But first, at 9:30, a male great-tailed grackle at a supermarket parking lot.
10:45: we pass palm oil plantations. Not much birdlife there, though hardy species like tropical kingbird and great kiskadee manage to survive. ‘Developers’ offering land for sale may cause ecological problems in Costa Rica, like elsewhere.
10:55: cattle egrets between cattle.
11:02: a pearl kite on a power line. The smallest bird of prey in Central and South America.
In a garden, a female Cherrie’s tanager.
And a male. This is also a species restricted to Costa Rica and western Panama.
13:20: a white-nosed coati crosses the highway.
13:27: a mangrove swallow flying above the Rio Baru.
The road starts to go up. Away from the Pacific coast, to a more mountainous region.
14:33: we are in San Isidro del General. The hills are not that high here yet; still a tropical climate.
Centuries ago, this used to be an isolated agricultural area. More or less self-sufficient. However, sometimes local people wanted to go to San Jose, 130 kilometer away, to sell agricultural products, buy clothes, etc. This meant they had to travel by foot on often steep mountain paths, some over 3000 meter high. Worse than the steepness was the cold, often with cold rain, to which the San Isidro people, used to heat, were not accustomed. Some people died from cold. They called the highest mountain Cerro de la Muerte, mountain of death.
We were not there yet. In San Isidro, a grey-breasted martin on a wire.
Higher up the mountains, about 1200 meter, a rufous-collared sparrow sings near a restaurant.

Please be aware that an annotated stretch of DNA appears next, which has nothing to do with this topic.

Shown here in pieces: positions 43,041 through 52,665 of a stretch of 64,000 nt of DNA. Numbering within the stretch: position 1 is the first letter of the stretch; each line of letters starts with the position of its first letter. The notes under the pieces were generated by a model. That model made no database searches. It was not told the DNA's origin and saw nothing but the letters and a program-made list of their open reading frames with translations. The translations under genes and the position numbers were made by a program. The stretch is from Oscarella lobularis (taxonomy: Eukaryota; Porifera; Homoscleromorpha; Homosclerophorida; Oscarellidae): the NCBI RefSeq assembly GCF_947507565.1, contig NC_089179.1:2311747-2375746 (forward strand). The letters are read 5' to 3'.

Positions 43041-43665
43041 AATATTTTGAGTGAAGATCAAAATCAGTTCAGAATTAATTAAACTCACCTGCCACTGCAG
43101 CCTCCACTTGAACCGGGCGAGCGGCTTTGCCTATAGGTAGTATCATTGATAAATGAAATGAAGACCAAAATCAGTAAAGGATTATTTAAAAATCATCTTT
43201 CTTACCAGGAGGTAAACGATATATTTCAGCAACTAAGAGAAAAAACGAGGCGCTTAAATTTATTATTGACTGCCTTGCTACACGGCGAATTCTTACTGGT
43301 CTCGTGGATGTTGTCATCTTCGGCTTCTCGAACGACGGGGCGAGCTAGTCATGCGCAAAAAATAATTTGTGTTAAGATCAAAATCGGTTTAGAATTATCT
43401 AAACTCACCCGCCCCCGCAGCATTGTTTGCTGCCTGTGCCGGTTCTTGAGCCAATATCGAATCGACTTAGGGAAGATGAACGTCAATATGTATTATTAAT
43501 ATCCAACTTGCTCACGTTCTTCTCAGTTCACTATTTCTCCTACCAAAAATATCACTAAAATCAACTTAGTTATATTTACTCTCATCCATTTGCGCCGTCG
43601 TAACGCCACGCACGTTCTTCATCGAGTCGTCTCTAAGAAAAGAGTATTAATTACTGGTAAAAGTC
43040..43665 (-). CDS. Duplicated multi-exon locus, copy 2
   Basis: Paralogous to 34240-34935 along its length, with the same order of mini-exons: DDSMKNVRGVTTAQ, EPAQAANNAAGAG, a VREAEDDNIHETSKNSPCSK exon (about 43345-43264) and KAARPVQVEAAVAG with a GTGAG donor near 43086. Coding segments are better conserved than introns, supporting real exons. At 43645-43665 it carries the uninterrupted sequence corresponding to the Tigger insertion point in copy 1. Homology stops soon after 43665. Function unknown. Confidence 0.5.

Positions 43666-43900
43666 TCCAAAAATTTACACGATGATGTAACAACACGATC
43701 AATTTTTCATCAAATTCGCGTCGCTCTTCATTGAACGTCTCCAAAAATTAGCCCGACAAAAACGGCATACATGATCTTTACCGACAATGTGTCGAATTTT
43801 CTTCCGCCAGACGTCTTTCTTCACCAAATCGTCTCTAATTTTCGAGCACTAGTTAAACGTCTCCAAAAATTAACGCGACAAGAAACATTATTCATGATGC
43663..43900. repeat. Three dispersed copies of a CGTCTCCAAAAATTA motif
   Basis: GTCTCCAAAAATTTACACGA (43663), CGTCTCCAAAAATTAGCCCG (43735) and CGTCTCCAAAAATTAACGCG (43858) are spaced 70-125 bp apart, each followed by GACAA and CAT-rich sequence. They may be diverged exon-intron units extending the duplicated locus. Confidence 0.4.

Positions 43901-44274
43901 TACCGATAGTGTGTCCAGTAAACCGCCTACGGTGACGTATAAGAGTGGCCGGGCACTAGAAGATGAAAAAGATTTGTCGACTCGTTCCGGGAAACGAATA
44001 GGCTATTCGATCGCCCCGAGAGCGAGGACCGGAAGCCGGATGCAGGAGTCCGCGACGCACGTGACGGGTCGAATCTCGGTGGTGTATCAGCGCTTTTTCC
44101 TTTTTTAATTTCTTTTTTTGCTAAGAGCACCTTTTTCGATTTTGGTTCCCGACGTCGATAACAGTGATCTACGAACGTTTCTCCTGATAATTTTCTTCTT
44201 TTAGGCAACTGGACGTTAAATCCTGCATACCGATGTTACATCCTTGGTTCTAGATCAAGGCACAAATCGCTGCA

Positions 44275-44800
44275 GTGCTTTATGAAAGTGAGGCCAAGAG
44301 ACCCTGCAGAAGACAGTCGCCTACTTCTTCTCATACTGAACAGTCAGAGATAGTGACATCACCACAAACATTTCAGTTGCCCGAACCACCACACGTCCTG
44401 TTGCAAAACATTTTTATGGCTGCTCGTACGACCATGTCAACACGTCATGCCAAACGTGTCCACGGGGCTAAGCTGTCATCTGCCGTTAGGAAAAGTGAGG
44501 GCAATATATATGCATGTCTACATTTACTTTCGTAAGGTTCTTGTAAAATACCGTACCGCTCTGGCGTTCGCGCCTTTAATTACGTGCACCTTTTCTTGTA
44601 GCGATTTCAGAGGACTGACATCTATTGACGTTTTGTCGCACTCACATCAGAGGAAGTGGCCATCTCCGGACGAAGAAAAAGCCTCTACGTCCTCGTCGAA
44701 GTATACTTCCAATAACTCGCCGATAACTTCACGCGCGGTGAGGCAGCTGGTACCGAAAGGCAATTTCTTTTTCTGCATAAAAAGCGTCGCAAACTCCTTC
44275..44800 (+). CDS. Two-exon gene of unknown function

A rufous-tailed hummingbird on a branch.
A white-collared swift flies past.
A clay-coloured thrush sings.
A Cherrie’s tanager male on a bird table.
And a female Baltimore oriole.
A male green-crowned brilliant hummingbird.
This video is about a female green-crowned brilliant in Costa Rica.
The road rises more and more. Oak forests, which one would expect in a temperate zone country, not in tropical Costa Rica. Bamboo growing underneath.
At 5pm, we arrived at the highest point of the highway. Cerro de la Muerte. 3200 meter. We go off the highway.
A dirt track among paramo vegetation. Meaning no trees, just bushes, grass and other not that high plants.
Clubmoss species grow here. An ancient plant line, which originated long before dinosaurs.
It is really cold. We don’t expect to meet people here. However, besides the track, a bus with ‘hippies’ from Canada. That bus does not work.
We did expect to find birds. A timberline wren sings. A species, only found high up in mountains of Costa Rica and western Panama.
Then, another really special high mountain bird: a volcano junco.
It eats a berry.
The road goes down again, to San Gerardo de Dota. But that will come in another blog post.